Specially trained staff and volunteers offer family support to patients, and pre- and post-bereavement support to their loved ones on a one-to-one and group basis, including Wayfinders, a bereavement support walking group. Specialist support is also available for children and young people.
Email: [email protected]
Tel: 01733 225 921
Website: Online Bereavement Support | Sue Ryder

The Norfolk Hospice
Tapping House
Offers support in bereavement to family members of patients who have received care from the service. This includes counselling, individual support and bereavement support groups.
Tel: 01485 601 700
Monday to Friday, 09:00 to 17:00
Website: The Norfolk Hospice

Support after the loss of a child, including during pregnancy and birth.

Provides specialised counselling for parents suffering trauma or loss during pregnancy or birth.
Email: [email protected]
Tel: 0300 688 0068
Website: Petals Charity | The Baby Loss Counselling Charity

SANDS: Stillbirth and Neonatal Deaths Charity
Emotional support for anyone affected by the death of a baby before, during or shortly after birth.
Email: [email protected]
Tel: 0808 1643 332 (Freephone)
Website: Sands | Saving babies’ lives. Supporting bereaved families

Saying Goodbye
Provides comprehensive information, advice, support to anyone who has suffered the loss of a baby, at any stage of pregnancy, at birth or infancy.
Email: [email protected]
Tel: 0300 323 1350
Website: Saying Goodbye – support for miscarriage and baby and infant loss

The Compassionate Friends
A charitable organisation of bereaved parents, siblings and grandparents who support other bereaved parents, siblings, and grandparents who have suffered the death of a child.
Email: [email protected]
Tel: 0345 123 2304
Open every day 10:00 to 16:00 and 19:00 to 22:00
Website: The Compassionate Friends (

Bereavement support for children

Centre 33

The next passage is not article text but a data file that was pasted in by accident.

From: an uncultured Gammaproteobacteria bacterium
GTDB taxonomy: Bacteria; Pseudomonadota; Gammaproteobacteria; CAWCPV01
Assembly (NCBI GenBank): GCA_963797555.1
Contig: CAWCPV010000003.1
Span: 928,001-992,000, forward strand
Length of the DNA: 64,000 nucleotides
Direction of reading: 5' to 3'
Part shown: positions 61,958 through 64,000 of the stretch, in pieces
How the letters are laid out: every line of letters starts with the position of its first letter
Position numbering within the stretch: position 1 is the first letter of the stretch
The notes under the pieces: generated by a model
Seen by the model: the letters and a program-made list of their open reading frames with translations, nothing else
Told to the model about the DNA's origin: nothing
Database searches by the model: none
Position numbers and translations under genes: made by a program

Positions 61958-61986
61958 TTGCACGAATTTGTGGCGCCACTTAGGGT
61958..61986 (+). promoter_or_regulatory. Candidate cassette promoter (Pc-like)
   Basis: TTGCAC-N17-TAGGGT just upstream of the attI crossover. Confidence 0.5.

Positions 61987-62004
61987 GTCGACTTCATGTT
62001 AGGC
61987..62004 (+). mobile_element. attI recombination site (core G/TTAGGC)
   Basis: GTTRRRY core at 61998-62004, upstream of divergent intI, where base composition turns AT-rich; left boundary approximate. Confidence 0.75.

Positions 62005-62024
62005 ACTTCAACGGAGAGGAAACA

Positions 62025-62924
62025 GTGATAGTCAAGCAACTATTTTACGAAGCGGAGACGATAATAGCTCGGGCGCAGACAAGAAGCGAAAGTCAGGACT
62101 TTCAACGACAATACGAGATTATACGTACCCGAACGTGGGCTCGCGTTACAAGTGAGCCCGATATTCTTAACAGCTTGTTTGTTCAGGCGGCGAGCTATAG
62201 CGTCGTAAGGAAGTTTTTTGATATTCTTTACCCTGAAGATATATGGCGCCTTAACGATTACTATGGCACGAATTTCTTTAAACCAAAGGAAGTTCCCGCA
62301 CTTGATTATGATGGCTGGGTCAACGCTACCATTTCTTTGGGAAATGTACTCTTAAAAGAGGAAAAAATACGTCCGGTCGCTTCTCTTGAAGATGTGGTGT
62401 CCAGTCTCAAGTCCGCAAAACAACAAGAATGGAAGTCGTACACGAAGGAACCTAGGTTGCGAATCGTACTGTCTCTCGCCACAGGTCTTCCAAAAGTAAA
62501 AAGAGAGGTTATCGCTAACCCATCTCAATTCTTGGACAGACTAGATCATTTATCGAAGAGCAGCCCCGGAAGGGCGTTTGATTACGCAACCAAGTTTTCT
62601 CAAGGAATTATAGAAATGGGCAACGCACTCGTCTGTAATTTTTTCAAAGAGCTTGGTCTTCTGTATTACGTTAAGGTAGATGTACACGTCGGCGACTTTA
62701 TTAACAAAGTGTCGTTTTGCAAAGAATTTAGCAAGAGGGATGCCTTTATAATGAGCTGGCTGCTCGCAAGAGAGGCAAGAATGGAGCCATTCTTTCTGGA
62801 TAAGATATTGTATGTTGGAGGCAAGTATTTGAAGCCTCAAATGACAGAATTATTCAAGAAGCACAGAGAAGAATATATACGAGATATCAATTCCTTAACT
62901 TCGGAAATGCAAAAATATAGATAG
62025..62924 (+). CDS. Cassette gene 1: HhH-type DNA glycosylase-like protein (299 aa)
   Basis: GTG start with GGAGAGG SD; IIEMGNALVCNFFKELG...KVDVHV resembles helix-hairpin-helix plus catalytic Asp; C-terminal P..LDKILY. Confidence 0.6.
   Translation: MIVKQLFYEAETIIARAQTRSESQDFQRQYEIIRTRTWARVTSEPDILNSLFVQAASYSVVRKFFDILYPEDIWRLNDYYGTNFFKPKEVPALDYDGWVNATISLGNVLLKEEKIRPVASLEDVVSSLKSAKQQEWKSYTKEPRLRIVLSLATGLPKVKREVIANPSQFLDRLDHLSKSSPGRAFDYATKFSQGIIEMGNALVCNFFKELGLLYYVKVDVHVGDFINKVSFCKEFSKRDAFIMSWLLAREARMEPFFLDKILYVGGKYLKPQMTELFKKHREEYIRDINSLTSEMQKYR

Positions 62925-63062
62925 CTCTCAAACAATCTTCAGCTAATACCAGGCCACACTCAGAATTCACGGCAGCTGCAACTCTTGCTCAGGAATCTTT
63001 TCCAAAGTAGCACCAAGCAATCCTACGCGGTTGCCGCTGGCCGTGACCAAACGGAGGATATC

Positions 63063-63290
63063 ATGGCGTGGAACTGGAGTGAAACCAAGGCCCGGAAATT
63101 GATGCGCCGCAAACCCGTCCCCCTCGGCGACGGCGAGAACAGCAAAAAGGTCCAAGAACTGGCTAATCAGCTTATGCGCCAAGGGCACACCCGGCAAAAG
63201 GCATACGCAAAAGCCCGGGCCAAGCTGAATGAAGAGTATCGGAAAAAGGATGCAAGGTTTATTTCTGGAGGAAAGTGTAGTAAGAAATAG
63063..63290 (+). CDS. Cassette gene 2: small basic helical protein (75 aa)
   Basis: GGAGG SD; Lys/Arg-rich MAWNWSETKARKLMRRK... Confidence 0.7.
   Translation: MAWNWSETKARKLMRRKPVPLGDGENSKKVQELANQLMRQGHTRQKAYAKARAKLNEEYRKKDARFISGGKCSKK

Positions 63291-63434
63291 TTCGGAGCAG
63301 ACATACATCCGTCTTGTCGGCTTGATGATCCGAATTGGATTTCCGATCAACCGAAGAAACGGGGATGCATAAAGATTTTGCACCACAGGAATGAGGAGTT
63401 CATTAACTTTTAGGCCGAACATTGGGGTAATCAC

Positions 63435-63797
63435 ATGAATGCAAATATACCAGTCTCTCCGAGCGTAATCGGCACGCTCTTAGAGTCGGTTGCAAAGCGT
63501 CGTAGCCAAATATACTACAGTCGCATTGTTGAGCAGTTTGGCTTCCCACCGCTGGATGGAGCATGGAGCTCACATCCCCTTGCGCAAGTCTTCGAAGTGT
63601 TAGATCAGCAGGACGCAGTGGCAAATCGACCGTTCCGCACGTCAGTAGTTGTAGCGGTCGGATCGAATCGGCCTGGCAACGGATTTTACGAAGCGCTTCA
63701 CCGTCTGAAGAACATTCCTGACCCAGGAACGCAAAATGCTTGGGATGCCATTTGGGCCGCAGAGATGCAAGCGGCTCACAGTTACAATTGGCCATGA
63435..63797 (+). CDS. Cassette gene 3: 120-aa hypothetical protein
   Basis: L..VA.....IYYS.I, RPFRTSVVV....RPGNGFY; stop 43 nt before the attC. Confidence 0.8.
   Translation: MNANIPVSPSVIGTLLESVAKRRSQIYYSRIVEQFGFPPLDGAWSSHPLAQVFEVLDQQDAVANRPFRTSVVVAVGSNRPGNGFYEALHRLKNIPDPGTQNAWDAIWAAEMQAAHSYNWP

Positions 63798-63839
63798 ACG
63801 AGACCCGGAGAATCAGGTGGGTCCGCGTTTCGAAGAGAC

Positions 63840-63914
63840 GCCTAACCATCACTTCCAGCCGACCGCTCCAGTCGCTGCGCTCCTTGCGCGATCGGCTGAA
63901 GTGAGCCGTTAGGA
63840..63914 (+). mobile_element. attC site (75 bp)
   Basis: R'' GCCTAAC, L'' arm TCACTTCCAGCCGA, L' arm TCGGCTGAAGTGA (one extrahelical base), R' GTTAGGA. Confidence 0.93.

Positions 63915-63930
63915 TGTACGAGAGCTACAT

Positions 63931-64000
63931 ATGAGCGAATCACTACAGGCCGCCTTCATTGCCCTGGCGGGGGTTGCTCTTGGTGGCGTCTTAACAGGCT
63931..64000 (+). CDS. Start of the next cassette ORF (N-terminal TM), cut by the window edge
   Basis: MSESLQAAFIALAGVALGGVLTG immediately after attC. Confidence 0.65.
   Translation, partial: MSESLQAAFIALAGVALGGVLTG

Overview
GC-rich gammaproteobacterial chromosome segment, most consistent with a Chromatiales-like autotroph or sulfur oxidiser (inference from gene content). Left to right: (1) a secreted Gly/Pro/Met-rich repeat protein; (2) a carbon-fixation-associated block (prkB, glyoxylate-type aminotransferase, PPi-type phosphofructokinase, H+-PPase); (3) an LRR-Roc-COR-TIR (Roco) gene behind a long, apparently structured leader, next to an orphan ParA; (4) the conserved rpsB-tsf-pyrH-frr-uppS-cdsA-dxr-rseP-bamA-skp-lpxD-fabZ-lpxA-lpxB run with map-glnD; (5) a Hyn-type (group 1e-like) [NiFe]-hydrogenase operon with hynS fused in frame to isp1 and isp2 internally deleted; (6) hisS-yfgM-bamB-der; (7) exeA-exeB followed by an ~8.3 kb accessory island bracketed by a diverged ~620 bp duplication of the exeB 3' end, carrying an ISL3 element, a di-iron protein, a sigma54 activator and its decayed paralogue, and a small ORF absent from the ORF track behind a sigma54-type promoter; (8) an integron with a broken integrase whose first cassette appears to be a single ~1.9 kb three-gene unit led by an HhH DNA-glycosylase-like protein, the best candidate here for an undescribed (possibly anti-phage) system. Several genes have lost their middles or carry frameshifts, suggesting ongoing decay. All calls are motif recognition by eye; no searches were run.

Provides free counselling to young people aged 13 to 25 years in
Cambridgeshire and Peterborough. There is also support for young carers aged 8-18.
Email: [email protected]
Tel: 0333 414 1809
Website: Free Help & Counselling for Young People ¦ Cambridgeshire, Peterborough (

Child Bereavement UK
Supports families and educates professionals when a baby or child of any age dies or is dying, or when a child is facing bereavement.
Email: [email protected]
National support & information line: 0800 028 8840
Website: Child Bereavement UK

Mental Health & Emotional Wellbeing Service for Children and Young People provide bereavement support.
Email: [email protected]
Tel: 01525 863 924
Open every day 9:00 to 17:00
Website: CHUMS – Mental Health and Emotional Wellbeing Service for Children and Young People

Cogwheel Trust for Children
Provides subsidised counselling in Cambridgeshire to couples, families and individuals of all ages.
Email: [email protected]
Tel: 01223 464 385
Open Monday to Friday 10:00 to 14:00
Website: Cogwheel Counselling – Affordable help when life slips out of gear

CRUSE Bereavement Care
This voluntary organisation has a specialist team providing support to children and young people.
CRUSE National helpline: 0808 808 1677
Open Mon and Fri 09:30 to 17:00, Tuesday to Thursday 9:30 to 20:00, weekends 10:00 to 14:00
Website: Home – Cruse Bereavement Support

Little Miracles
Provides bereavement support and counselling to families that have a child under 25 with an additional need, disability or life limiting condition.
Email: [email protected]
Tel: 01733 262226
Website: Little Miracles – About Us (

Scotty’s Little Soldiers
Provides support to young people, up to and including the age of 18 years who have suffered the loss of a parent serving with the British Armed Forces.
Email: [email protected]
Tel: 0800 092 8571
Website: The Charity for Bereaved Military Children | Scotty’s Little Soldiers (